Governor LaFayette Grover's Administration

Agricultural College Communication, 1870

Source: Appendix to Inaugural Address of Gov. LaFayette Grover to the Legislative Assembly August 31, 1870, Salem, Oregon, T. Patterson, State Printer, 1870.


August 31, 1870

To His Excellency, L.F. GROVER, Governor of Oregon:

In behalf of the Board of Trustees of Corvallis College, designated by the Legislative Assembly of Oregon at its last session as the State College of Agriculture, I submit to you the following Annual Report for the year ending June 30, 1870.

The establishment of the Agricultural College of Oregon is due to the bounty of the General Government. On the second day of July, 1862, Congress passed an Act granting public lands to the several States and Territories which might provide Colleges for the benefit of Agriculture and the Mechanic Arts. Under this Act the share of the State of Oregon was 90,000 acres. The Institution was obliged by the terms of the original Act, to be in operation at a period not later than the year 1867. But a subsequent Act, approved on the 23d day of July, 1866, extended the time within which the Industrial Colleges might be established, by another period of five years. The Legislature availed itself of this privilege to the extent of one year, when the Agricultural College of Oregon was established by formal enactment, Oct. 27th, 1869.
The Act of the Legislative Assembly of Oregon, designating Corvallis College as the Agricultural College of the State, is entitled "an Act to secure the location of the lands donated by Congress to the State for an Agricultural College, and to establish such College."
The Trustees of the College met on the 31st day of October, A. D. 1868, and adopted a resolution accepting the terms and conditions prescribed in said Act of the Legislative Assembly.

In accordance with the above mentioned Act of the Legislature, the College was entitled to receive twenty-two students to be appointed by the State Senators, one student from each Senatorial District. Of this number seventeen presented certificates of appointment, and were assigned their respective places in the College classes during the first year. The Act to which allusion has been made, together with the vote of acceptance on the part of the Trustees of Corvallis College, also the names of Agricultural College Students, and course of study may be found in the Catalogue for 1868 and '69 accompanying this Report.

At the beginning of the year 1869-70 five new students were appointed to fill the vacancies, when the number was twenty -two as provided by the Legislature.

These students were faithfully instructed in all the arts, sciences and other studies, in accordance with the requirements of the Act of Congress, so far as it was possible.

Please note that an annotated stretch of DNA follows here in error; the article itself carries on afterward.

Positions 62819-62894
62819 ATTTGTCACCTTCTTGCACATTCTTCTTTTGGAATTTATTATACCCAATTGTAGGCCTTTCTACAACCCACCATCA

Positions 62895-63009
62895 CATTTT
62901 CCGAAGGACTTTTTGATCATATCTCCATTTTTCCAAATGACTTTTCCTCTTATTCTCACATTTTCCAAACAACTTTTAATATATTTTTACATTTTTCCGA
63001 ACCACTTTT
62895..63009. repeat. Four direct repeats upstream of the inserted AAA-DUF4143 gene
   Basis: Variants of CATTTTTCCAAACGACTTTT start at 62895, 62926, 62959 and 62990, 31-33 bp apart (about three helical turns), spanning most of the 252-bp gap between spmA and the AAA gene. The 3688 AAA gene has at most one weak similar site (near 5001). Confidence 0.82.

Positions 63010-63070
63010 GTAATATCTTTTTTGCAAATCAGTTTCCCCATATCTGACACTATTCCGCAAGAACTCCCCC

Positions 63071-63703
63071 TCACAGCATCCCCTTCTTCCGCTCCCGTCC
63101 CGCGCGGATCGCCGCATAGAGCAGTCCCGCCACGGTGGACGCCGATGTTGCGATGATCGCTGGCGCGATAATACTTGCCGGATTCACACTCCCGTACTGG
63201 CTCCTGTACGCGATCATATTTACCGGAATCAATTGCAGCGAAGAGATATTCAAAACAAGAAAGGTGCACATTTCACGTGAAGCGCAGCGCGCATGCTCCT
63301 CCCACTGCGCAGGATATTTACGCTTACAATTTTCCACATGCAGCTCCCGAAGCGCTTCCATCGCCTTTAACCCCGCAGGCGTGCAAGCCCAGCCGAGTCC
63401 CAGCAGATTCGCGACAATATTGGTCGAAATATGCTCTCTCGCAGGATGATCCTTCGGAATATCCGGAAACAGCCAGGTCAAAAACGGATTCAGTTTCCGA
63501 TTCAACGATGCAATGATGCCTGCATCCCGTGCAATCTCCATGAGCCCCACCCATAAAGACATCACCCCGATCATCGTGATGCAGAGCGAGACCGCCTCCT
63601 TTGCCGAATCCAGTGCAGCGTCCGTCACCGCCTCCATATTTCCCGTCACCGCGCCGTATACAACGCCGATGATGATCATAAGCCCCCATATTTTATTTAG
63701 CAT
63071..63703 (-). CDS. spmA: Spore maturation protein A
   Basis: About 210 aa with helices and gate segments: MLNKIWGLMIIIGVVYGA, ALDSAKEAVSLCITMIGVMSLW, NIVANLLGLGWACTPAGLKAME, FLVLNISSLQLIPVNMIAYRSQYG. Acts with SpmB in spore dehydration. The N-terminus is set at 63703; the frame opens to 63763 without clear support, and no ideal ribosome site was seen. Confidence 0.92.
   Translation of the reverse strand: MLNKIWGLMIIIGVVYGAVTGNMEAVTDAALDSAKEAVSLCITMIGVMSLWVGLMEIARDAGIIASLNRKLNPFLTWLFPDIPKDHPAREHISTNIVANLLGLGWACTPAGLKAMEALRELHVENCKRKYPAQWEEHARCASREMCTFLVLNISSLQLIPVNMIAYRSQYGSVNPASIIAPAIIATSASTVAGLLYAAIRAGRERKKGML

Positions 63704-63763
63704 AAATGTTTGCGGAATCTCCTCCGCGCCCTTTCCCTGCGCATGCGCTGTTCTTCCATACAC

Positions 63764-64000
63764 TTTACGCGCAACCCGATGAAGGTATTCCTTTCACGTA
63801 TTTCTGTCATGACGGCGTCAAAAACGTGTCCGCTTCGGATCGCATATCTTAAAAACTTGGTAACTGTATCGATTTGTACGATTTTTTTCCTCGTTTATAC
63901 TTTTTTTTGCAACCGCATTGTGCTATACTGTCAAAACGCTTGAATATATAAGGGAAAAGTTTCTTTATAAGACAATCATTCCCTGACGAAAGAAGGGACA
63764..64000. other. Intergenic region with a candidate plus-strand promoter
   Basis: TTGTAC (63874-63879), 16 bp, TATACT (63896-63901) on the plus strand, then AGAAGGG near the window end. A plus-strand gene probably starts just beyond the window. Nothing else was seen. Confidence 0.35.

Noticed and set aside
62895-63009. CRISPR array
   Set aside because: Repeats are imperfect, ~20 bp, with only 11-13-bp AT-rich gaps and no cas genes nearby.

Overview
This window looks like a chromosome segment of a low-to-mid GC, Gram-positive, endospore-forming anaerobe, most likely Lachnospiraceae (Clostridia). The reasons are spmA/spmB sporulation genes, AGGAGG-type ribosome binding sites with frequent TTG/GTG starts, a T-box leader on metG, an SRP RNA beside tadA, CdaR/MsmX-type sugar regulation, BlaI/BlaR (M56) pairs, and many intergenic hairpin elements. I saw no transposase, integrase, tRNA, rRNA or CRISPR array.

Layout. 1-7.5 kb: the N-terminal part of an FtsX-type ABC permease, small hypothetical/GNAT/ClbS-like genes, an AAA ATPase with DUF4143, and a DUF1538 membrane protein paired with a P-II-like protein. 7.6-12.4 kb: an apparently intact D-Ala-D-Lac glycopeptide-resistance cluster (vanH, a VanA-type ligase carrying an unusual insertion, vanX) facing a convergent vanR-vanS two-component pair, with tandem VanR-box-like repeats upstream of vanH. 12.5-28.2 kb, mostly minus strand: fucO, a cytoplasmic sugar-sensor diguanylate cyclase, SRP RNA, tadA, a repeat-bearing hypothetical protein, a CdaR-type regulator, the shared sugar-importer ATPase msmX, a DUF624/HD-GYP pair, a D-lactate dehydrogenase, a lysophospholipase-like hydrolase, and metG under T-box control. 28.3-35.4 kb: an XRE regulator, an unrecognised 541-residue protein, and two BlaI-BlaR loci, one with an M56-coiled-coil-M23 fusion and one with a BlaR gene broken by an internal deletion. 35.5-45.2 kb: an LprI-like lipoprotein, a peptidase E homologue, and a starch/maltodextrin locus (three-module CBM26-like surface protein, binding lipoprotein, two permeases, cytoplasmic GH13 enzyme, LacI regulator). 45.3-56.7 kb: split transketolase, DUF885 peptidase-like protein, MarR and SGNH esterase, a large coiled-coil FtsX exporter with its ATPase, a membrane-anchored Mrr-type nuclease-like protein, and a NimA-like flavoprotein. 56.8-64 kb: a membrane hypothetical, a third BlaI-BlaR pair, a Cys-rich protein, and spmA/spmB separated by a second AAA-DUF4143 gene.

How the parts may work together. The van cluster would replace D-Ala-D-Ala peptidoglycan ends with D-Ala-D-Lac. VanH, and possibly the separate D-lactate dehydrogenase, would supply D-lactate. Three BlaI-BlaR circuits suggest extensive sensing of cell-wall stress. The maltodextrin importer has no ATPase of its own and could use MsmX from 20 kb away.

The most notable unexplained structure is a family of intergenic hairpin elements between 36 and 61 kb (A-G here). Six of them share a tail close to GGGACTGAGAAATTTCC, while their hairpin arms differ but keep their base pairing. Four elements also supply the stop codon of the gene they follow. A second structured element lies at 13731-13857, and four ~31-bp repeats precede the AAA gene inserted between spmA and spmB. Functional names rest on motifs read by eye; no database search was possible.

It will be remembered that not one dollar was appropriated by the Legislature to inaugurate the Agricultural College. This we think is an anomaly in the history of Colleges. And as the Act of Legislature designating Corvallis College as the Agricultural College of Oregon did not make it permanent, but liable to removal by any future Legislature, even without the consent of the Trustees - for the reasons above mentioned the Board did not deem it proper to make that large expenditure of means necessary, in order to fully carry out the requirements of the Act of Congress. Nevertheless, at the commencement of the last Collegiate ear the Trustees did purchase a splendid Philosophical and Chemical Apparatus, costing in the aggregate $1,200 for the use of the College.

This has greatly facilitated the labors of the Professors in the Agricultural Department.
The students have not been instructed in Military Tactics, as this would have involved the employment of a Professor of Military Science, and the purchase of uniform and arms. Neither have they been instructed in practical Agriculture, as this would have necessitated the purchase (or rent) and the furnishing an Agricultural Farm. Instruction has been given in all the other studies pertaining to the Agricultural Department.

The effort to establish an Agricultural College for Oregon is in its incipiency, and it must be evident, to make it a success, it ought to be permanently located, and that, too, at the earliest practical moment, as any delay in this respect must result in injury to the Institution.

Nor is this al. It must be apparent tat in order to inaugurate this Institution successfully, and in accordance with the requirements of the Act of Congress, some further aid of material kind should be granted by the State. An appropriation of a few thousand dollars would enable the Trustees to place the Agricultural College upon a basis of permanent success; and it I believed that no appropriation could be made which would confer more lasting benefits upon the State at large. The utilization of science, the practical application of its truths to Agricultural and Mechanical pursuits, is the grand and beneficent object contemplated by Congress in making the grant in question.

To whatever Institution of Learning the important trust is confided, the fostering care of the Legislative Assembly will doubtless be extended to a degree commensurate with the interests involved.

Respectfully submitted,

A. E. SEARS, Pres.
B. R. BIDDLE, Sec.
By order of the Board,
Chairman of Committee

The Treasurer of the College furnishes the following statement of amounts received as Tuition from the State Treasurer:

For the year ending July 8, 1869………………..$415,121/2
For the year ending June 30, 1870……………....….960, 00

Respectfully submitted,

Treasurer Corvallis College.

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